The naturalist at work, trying to identify critter tracks in the snow:
View of Jordan Butte (left) and Flag Point (right):
We reached the end of that spur and dropped straight down a steep slope to meet up with the end of spur 126:
We snowshoed back up Road 120 and continued on to where the Eightmile Trail (a mountain biking trail) crosses the road. Then we more or less followed the trail towards Perry Point.
Getting up onto Perry Point was interesting. The slope was steep and I had a hard time getting a grip even with the teeth of my snowshoes. My calves are still burning from this little climb!
There’s supposed to be remnants of an old crow’s nest lookout up here somewhere, and we poked around it for it, but couldn’t see anything.
We took a different way down off Perry Point, descending via a less steep slope:
Back at the lookout we ate lunch and took naps while the snow fell gently outside:
After another delicious dinner we played Lost Cities, had fun chatty sister talk, polished off the rest of our wine and whiskey, and went to bed. It was totally overcast and there were no stars.
It ended up being VERY windy Monday night. The tower is very sturdy and actually doesn’t shake much in the wind. It was the noise that kept us up, and neither of us slept well. In the morning a little shelf of snow had built up against the base of the door:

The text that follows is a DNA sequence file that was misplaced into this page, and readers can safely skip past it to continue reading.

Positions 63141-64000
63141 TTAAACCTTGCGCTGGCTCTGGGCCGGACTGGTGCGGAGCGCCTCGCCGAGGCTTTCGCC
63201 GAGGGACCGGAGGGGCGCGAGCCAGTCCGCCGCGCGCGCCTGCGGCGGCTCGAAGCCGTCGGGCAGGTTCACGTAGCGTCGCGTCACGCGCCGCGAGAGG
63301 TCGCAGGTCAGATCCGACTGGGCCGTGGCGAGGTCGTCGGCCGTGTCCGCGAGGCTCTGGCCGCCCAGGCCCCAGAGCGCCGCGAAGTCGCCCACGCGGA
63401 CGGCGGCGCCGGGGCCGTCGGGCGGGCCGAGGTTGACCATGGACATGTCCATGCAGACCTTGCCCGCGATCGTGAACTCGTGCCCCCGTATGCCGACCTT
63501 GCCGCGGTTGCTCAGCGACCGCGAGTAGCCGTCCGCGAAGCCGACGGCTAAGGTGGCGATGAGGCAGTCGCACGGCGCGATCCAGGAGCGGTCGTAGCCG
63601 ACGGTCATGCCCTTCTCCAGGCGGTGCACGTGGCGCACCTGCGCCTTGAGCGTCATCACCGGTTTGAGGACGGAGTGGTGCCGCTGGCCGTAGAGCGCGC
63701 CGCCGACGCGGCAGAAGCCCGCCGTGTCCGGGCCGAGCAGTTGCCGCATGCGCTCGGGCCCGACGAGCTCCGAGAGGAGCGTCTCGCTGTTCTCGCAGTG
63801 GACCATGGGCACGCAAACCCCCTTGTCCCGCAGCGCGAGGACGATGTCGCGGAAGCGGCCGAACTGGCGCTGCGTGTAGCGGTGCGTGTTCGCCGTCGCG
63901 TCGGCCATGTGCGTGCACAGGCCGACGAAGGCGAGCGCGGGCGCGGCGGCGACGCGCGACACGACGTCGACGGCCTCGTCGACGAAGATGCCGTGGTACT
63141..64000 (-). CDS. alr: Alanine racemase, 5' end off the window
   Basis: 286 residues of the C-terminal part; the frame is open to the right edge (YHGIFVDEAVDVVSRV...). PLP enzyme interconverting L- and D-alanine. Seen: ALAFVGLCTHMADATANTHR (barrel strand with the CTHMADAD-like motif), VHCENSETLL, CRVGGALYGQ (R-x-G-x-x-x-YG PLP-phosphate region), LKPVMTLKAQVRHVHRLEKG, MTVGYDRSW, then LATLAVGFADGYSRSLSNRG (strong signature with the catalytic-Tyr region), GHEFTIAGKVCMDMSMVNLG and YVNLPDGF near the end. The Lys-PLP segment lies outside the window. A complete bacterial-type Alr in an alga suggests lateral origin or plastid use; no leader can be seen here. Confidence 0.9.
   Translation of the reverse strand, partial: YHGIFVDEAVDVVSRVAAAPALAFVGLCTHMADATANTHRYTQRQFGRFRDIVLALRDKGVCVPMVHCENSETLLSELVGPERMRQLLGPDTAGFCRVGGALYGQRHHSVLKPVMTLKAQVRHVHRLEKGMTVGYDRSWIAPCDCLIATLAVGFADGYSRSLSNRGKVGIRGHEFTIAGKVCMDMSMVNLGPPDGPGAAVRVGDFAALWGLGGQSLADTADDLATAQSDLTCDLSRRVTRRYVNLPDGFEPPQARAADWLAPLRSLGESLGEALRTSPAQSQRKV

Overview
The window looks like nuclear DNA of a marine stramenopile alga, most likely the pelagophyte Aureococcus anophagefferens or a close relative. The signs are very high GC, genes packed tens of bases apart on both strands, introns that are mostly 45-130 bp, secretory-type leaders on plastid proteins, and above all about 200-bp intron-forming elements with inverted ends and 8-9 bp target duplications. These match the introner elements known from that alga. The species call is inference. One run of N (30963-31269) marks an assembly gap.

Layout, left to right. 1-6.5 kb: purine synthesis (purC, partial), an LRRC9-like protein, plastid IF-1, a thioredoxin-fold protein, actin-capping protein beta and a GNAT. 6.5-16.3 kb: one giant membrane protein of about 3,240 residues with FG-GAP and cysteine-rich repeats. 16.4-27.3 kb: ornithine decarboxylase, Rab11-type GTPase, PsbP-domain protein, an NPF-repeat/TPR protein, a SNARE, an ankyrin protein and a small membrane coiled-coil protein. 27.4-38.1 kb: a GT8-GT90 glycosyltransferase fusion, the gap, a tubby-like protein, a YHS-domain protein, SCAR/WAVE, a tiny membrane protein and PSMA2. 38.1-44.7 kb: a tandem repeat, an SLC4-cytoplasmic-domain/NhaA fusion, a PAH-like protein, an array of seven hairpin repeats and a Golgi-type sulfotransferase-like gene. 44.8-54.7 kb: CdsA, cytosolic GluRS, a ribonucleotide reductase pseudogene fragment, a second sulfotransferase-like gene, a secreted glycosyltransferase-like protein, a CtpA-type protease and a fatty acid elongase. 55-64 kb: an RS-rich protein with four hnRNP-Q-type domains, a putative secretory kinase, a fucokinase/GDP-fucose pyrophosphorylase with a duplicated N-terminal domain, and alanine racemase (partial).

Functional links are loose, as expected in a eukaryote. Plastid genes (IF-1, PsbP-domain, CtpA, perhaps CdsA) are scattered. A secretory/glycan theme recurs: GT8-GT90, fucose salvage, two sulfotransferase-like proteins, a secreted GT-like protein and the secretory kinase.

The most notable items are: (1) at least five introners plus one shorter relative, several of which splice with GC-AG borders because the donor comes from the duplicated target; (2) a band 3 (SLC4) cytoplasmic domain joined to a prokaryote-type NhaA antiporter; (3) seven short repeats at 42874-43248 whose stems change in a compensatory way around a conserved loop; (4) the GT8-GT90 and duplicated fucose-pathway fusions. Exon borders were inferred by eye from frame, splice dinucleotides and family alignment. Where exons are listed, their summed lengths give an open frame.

All our tracks on the ground were obliterated. The snow was sculpted into weird shapes and patterns. It reminded me of beach sand.
Snowshoeing out, we could barely see where the road was supposed to be thanks to the smooth layer of snow:
Took us about 90 minutes to snowshoe back to the sno park, breaking trail through the fluffy snow the whole way. Yay for a fun sisters weekend!
Things to know (see post from March 2015 visit for more):
- This lookout doesn’t have a refrigerator so keep that in mind as you’re packing your food.
- Don’t forget to bring toilet paper. I’m pretty sure the Forest Service doesn’t even stock the TP up here in summer, and they certainly aren’t coming up here in winter to do so.
- We reported two issues to the ranger station: the toilet is VERY full, and the ax in the woodshed is so dull that it makes splitting wood difficult. I think they only get up here once a year for maintenance and repairs, and that certainly won’t happen until the snow melts, so I don’t expect these two issues to be addressed in the next few months.
- The door to the woodshed is gone, which is unfortunate because the wood inside is now exposed to the weather.
- Last time we were here we saw mention of a Fivemile Butte Facebook group in the logbook, but couldn’t find it on Facebook. I think it had been set to private or maybe I couldn’t find it then because they misspelled it as “Five Mile” instead of “Fivemile.” Here it is, if you’re interested.
- The signage for getting to this lookout is pretty poor and there were several logbook entries from people who headed the wrong direction. Here is a map showing the route from Billy Bob Sno Park (which, by the way, is only plowed from the Dufur side during winter, not from the Highway 35 side).
Here’s a video I made of our trip: